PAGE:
DUBLIN, Ireland -- Orla Dowd is a lady of rare generosity. As the Dubliner walks down O'Connell Street she habitually gives a pound coin to each of the charities shaking collection cans and buckets outside the General Post Office.
"They're all good causes and it keeps my purse light," says Dowd, who expects soon to be offering the charities her spare euro coins, once the new European common currency becomes the legal tender of Ireland in January.
From street beggars to Roman Catholic bishops, donation-dependent people and organizations in Ireland are worried about the advent of the euro. Unlike the other 11 nations adopting the common currency, Ireland's base unit of currency -- the Irish pound -- has a fixed value that's greater than the euro.
"The natural inclination will be for people who normally donate a pound coin to substitute the new equivalent, a euro coin. If that happens it would be a blow to parish finances across the land," said the Rev. Rory O'Sullivan, a priest in rural County Kerry who is leading the Catholic church's warnings about the issue.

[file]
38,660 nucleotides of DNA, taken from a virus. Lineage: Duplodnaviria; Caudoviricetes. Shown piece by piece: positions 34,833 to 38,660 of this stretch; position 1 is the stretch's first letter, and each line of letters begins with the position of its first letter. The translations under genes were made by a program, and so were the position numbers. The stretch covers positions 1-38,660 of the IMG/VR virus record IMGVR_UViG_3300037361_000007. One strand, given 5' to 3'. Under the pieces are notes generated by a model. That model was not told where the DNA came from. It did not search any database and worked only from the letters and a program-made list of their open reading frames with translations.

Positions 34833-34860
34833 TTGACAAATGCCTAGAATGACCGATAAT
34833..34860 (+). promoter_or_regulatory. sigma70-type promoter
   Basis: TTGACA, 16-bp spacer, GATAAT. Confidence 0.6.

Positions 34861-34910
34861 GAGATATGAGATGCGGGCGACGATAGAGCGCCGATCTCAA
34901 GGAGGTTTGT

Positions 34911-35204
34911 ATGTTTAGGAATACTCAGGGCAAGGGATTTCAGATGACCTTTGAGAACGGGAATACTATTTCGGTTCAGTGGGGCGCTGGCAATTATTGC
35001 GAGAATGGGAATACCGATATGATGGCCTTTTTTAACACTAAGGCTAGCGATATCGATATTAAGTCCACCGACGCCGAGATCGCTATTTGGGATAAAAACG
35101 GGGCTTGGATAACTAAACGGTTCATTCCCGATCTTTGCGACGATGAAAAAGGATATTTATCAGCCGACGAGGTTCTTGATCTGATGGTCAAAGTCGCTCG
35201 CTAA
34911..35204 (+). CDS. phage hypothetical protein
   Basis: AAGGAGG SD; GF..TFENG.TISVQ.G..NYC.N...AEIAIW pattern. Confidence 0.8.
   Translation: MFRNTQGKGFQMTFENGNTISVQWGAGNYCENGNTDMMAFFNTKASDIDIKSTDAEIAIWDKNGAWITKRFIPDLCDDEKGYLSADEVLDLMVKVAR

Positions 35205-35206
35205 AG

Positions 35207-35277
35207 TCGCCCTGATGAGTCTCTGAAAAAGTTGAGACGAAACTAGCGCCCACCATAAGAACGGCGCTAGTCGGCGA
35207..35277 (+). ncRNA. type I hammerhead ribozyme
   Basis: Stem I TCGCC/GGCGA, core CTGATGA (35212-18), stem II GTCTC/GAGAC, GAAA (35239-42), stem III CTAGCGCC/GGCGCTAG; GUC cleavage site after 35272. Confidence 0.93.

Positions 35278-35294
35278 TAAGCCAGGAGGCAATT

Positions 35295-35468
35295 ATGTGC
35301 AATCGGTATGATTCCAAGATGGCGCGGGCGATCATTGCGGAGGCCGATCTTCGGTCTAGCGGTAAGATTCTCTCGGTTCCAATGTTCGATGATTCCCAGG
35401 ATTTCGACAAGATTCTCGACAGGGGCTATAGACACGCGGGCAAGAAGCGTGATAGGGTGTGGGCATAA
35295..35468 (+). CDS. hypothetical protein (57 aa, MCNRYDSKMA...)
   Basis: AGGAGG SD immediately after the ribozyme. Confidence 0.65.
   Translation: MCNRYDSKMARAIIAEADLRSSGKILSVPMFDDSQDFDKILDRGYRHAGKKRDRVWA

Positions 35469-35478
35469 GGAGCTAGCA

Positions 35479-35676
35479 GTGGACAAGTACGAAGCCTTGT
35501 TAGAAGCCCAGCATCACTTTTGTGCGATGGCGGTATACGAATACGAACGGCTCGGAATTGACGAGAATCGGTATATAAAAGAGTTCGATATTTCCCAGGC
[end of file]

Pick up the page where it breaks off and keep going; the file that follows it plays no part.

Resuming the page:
Europeans got their first look at the new currency Thursday, when the European Central Bank showed off seven colorful notes with hidden holograms and other security elements that are said to make them the most counterfeit-proof in the world.
The state-of-the-art bills start circulating Jan. 1. Starter kits of coins will be introduced in most countries in December.
The euro has existed since Jan. 1, 1999, when national currencies were pegged to it, but 300 million people in the euro bloc have continued to use their old national currencies as cash. After the New Year changeover, national currencies will still be accepted as legal tender during transitional periods ranging from two to six months.